Participants at the just concluded National Water Summit in Abuja have asked the Nigerian government to review the National Water Policy.
The two-day summit, which ended on Wednesday, was organised by the Environmental Rights Action/Friends of the Earth Nigeria (ERA/FoEN) in partnership with Corporate Accountability, Public Services International, Transnational Institute, and the Amalgamated Union of Public Corporations, Civil Service Technical and Recreational Services Employees (AUPCTRE).
The summit was themed ‘Nigeria’s Water Emergency: From Resistance to Real Solutions Against Corporate Control.’
A communique issued at the end of the event agreed that a review of the water policy is necessary to make it mandatory for all states to collaborate with local governments to ensure that adequate fund is made available to resuscitate all water facilities.
It also called on African governments to reject privatisation projects designed by the World Bank and its corporate partners, including the Public-Private Partnership success myth the bank is aggressively marketing in poor and developing countries.
“A probe of all PPP projects, loans and funding for the existing water system and infrastructure nationwide, including at the state level, particularly in Lagos State since the assumption of office by the Governor Akinwunmi Ambode administration and the new management of the Lagos Water Corporation,” part of the communiqué read.
Nigeria’s National Water Policy seeks the involvement of the private sector in the delivery of water services to improve the efficiency and sustainability of service delivery.
It also recognises the importance of creating an enabling environment for private sector participation in the water sector, while noting that a regulatory framework for the activities of water services providers is necessary to guarantee adequate protection of consumers.
But participants at the summit observed that there have been well-documented failures of private sector involvement from across the world. They advised the government to, instead, adopt a Public-Public Partnership model.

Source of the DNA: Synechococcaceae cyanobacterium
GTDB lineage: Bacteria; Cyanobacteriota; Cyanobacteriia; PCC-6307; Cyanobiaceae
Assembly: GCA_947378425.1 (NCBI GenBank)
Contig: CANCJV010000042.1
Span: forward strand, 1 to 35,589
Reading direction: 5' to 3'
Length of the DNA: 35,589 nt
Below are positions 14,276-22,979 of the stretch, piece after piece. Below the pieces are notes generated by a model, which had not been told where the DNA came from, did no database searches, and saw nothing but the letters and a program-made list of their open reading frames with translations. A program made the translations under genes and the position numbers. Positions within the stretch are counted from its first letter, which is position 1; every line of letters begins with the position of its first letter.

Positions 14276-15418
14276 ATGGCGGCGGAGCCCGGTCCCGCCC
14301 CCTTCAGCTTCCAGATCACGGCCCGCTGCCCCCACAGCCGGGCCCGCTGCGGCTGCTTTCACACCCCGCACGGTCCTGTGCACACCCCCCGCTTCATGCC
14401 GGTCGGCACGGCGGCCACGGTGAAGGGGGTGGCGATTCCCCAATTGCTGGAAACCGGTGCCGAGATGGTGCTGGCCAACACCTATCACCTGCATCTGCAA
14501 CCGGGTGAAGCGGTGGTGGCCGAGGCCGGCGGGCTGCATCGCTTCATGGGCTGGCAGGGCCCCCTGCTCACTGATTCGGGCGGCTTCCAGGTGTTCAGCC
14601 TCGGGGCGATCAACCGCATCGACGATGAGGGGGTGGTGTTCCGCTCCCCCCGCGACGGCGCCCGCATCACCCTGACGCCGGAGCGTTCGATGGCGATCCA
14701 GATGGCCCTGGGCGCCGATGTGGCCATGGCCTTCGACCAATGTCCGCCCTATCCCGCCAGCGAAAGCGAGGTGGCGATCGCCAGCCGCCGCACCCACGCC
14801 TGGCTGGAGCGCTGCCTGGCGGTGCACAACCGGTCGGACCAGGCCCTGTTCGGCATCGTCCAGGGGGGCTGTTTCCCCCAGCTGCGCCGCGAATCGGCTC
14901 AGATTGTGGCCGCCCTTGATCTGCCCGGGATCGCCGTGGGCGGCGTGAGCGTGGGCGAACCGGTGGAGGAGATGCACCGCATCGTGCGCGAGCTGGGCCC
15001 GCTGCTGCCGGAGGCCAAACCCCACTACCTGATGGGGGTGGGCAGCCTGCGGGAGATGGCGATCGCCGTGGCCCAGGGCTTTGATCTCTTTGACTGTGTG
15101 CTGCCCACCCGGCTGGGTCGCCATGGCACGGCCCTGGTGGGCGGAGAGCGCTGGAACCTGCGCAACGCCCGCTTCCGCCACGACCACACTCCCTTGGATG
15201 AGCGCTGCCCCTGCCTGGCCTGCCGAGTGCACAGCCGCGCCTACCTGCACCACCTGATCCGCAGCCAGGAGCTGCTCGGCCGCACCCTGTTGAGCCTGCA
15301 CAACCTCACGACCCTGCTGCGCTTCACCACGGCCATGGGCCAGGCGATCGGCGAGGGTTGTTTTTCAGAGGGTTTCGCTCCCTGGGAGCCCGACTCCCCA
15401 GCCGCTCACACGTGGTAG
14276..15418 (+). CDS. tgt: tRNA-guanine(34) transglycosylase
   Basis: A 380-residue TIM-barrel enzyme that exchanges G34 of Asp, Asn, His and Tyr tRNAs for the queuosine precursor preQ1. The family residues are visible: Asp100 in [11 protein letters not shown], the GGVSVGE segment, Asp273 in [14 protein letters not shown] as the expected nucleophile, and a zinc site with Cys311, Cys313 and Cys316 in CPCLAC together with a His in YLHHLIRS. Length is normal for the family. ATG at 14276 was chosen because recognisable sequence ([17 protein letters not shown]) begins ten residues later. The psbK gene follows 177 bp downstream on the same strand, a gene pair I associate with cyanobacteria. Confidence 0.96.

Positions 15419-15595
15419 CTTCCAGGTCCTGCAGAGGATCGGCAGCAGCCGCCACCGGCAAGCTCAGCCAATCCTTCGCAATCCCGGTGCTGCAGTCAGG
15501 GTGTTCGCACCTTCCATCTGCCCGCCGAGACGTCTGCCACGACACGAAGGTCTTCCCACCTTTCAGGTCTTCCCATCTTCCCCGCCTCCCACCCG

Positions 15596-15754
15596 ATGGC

“The World Bank and corporate powers are intensifying the promotion of privatisation, which is a false solution to the gap in access to water in Nigeria and Africa,” the participants observed.
“Public-Private Partnerships in the water sector is a new form of colonialism aggressively marketed by the World Bank and its corporate partners, and defines success only in terms of profit to corporations rather than universal affordable water access.”
In his opening remarks at the summit, Nnimmo Bassey, an activist, suggested the continual building of grassroots political power to resist any form of water privatisation.
“There are strong lessons to learn from other African countries and elsewhere,” said Mr Bassey, chair of the board of ERA/FoEN.
“After tasting the bitter waters of privatisation, Gabon is being threatened with litigation as it plans to remunicipalise its water.
“Cameroon has taken back its water after decades of failed privatisation promises and is now subtly being pressured to go on that path again.”
Akinbode Oluwafemi, a deputy director at ERA/FoEN, said the Lagos Water Masterplan, like the National Water Policy, puts emphasis on water as a basic commodity that profit can be made from.
“We had no choice in 2015 but to organise and start the ‘Our Water Our Right’ campaign,” he said.
Abiodun Bakare, the Lagos state secretary of AUPCTRE, said the state government is deliberately running its water facilities aground to justify its plan to adopt PPP.
“The government has made up their mind that there is no other way out but the PPP,” Mr Bakare said.
Leke Zambuk, AUPCTRE’s general secretary, said the country’s water policy lacked the participation of the Nigerian people.
He said the people’s active participation in politics is the solution to people-unfriendly government policies.
“If we do not manipulate the decision-making body of this country, we’ll always be at the back shouting,” said Mr Zambuk.
“A national water policy must be a policy that the people adopted themselves.”
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